In recall, campaign spending laws may favor wealthy

Rich candidates stand to benefit the most from the byzantine laws governing fundraising in the election.

In another sign that California has gone topsy-turvy, money is loosening its grip on the candidates in the state recall race. For once, the best things in the life - appearances on television - are free.

Back-of-the-pack gubernatorial hopefuls who have raised less than $500,000, show up on local news shows nearly every day. Candidate press conferences are broadcast live even when no movie stars are in attendance, and reports on car chases give way to the latest poll results. Voters, expected to register in record numbers, are suddenly more interested in politics than in discussions of whether "Gigli" is possibly worse than "Howard the Duck" and "Police Academy VII" combined.

Meanwhile, fundraising by all 135 candidates combined may not reach above $50 million, little more than pocket change in a state whose registered voters nearly outnumber the population of the Netherlands.

"In a sense, this is politics as it's meant to be. This is almost Nirvana for reformers," says an ebullient Bob Stern, an advocate for campaign reform who is quite possibly the most ecstatic think-tank director in the state.

"Money will still make a difference," adds Mr. Stern, who runs the nonpartisan Center for Governmental Studies, "but it's not the overriding factor."

Maybe. But before you e-mail Thomas Jefferson with the good news, don't count out the power of the dollar. While some of the normal limits on campaign contributions apply to the recall, there are other avenues through which candidates - especially the wealthy ones - will be able to turn to their advantage.

Many avenues for cash contributions

Consider this: An Arnold Schwarzenegger supporter could conceivably give money to the campaign to recall Gov. Gray Davis, to the bodybuilder's campaign operation, to a campaign to urge voters to reject Lt. Cruz Bustamante as a replacement candidate, and to an independent effort to elect Mr. Schwarzenegger.

There is one advantage for the man in charge of Sacramento. The people who interpret the election rules consider the recall vote itself (yes or no on dumping Mr. Davis) to be a type of ballot initiative. That means Davis can raise as much money as he wants from individual donors and organizations. So can the recall's supporters. In fact, money is already flowing into a campaign fund, run by Schwarzenegger's Total Recall Committee, devoted entirely to kicking Davis out of office.

But the would-be successors, according to one interpretation of the law, are taking part in an ordinary election (the second part of the ballot) and must stick to individual-contribution limits of $21,200. "A whole different set of rules kicks in once they start mentioning their name and say, 'Vote for me,' " says Nathaniel Persily, professor of law at the University of Pennsylvania.

The rules change, once again, if candidates are giving money to themselves. Just ask Schwarzenegger, who gave his campaign the gift that keeps on giving - $2 million. Or Peter Ueberroth, who awarded himself $1 million.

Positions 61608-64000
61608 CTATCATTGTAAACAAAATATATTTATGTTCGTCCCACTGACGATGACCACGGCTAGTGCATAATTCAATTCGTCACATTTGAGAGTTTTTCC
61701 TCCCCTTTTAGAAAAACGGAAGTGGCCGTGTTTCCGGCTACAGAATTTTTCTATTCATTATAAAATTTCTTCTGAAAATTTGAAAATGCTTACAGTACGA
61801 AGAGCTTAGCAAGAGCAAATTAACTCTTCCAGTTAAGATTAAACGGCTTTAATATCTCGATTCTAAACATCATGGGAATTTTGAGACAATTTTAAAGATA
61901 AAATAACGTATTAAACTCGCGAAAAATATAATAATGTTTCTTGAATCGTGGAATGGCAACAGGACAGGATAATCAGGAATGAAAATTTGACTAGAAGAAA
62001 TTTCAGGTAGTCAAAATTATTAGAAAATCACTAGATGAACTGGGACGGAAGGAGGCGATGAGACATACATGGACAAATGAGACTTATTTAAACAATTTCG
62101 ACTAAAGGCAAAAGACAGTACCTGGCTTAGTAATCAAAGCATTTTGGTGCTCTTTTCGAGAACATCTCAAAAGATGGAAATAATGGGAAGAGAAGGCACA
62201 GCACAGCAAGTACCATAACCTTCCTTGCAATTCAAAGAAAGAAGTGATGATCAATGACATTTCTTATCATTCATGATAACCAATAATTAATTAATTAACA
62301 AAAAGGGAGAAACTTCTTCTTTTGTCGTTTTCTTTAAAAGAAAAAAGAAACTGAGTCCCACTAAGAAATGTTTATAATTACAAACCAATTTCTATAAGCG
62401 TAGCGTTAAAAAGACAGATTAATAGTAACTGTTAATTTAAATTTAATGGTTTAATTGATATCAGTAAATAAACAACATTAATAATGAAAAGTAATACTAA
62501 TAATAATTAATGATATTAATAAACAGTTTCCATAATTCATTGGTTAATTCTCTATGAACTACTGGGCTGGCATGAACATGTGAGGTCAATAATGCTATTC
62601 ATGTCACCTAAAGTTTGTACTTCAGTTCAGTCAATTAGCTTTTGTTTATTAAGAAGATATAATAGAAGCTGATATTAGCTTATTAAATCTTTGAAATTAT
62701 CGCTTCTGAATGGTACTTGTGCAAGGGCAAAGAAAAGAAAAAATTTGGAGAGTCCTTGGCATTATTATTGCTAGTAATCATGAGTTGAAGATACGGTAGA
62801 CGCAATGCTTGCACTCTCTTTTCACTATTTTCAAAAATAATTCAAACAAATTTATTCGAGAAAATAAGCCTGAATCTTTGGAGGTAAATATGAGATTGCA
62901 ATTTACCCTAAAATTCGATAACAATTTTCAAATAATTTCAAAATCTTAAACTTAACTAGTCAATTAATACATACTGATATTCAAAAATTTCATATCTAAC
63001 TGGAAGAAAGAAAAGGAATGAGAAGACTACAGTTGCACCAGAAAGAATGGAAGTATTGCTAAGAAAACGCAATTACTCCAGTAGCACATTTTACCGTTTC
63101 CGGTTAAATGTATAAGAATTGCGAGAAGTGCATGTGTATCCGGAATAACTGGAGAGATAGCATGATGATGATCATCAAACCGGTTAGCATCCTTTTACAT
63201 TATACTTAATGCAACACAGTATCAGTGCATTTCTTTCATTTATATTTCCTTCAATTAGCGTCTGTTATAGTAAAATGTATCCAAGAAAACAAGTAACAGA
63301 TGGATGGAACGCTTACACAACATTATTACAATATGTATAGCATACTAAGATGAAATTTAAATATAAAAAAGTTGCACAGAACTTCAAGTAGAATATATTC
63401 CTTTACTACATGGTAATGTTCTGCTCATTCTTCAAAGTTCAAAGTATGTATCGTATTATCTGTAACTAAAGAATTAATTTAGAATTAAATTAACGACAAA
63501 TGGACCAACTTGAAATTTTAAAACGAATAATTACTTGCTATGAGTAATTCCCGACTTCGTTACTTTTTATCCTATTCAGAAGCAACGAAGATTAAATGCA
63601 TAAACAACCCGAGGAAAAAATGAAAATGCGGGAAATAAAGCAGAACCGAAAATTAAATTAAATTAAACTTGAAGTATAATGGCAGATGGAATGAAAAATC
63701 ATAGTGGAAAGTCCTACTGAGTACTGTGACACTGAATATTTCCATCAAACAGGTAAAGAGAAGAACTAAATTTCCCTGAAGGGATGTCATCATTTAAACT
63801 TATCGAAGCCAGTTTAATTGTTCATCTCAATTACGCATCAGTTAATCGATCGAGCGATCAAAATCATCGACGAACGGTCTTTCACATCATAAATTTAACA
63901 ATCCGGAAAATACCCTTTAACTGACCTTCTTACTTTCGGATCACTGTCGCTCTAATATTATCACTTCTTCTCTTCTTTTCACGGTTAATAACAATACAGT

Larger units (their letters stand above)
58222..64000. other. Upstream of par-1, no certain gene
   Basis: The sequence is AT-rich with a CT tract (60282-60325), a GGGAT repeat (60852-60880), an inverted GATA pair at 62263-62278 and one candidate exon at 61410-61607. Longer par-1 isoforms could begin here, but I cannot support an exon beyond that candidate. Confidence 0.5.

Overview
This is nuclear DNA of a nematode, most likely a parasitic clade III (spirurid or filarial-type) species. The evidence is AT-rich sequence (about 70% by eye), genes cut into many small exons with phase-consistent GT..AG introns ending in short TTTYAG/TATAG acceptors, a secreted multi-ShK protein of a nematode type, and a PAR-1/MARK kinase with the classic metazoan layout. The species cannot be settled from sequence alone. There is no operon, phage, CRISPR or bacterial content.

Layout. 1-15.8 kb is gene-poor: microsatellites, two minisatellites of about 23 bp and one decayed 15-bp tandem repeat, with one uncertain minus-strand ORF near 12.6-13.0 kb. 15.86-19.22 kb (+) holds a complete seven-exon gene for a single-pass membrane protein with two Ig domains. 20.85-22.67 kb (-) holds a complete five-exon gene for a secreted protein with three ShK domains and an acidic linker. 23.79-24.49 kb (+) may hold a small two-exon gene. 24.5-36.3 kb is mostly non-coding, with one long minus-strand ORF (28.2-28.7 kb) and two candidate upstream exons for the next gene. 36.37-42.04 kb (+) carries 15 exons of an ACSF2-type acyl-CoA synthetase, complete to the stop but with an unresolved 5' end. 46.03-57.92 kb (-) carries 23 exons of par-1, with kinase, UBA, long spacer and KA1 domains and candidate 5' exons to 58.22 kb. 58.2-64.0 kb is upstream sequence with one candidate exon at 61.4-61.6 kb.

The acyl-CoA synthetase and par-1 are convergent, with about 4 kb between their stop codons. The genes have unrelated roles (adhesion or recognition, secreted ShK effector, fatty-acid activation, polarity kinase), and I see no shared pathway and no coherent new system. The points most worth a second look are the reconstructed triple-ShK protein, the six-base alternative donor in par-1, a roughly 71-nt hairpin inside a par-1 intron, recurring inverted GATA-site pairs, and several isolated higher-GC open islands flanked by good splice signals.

There's more. An individual, company, or organization - say, an Indian casino - could launch its own campaign in favor of a candidate without having to worry about any fundraising limits. "If you're saying yes on a candidate, you either give money to the candidate and you have limits, or you can spend it on your own and be separate and there are no limits," says education lobbyist Scott Lay, who runs the Recall Watch website. "You can also raise unlimited amounts to say no to a candidate."

Less time for campaign fundraising

All these rules provide plenty of opportunities for wealthy Californians to throw their money around. But no one thinks the election will set any new spending records. So far, all the candidates vying to replace Davis have only raised $7.9 million, according to Recall Watch.

Why? For one thing, there's not much time for contributors to open their wallets with the election looming on Oct. 7. "You don't raise $30 million, $40 million, or $50 million overnight," says Democratic consultant Darry Sragow. "Excepting somebody who is self-financing, it takes time to raise that kind of money."

Even if a campaign does raise tens of millions, it may not be easy to spend.

"There's only so much airtime you can buy "There's only so much airtime you can buy with just 40 days left," says Candice Nelson, professor of government at American University.

To make things more complicated for strategists, there will be little time for the typical ad campaign: from soft-focus minibiographies to attacks on opponents. "All that is compressed," Ms. Nelson says.

Can money buy an election?

None of this means that TV commercials, which can run from $50 to $50,000 a pop, will mean nothing. "Despite some excellent coverage in print and, for a change, on television, I don't think that always helps people make up their mind," says Shaun Bowler, professor of political science at the University of California at Riverside. "Free media gives you something, but not necessarily the vote."

Then again, money doesn't always buy victory in California, either. Michael Huffington, ex-husband of current gubernatorial candidate Arianna, spent $30 million on his Senate campaign in 1994 but lost.

And back in 1998, a gubernatorial candidate was outspent by his two multimillionaire primary challengers but won the race anyway. His name? Gray Davis.

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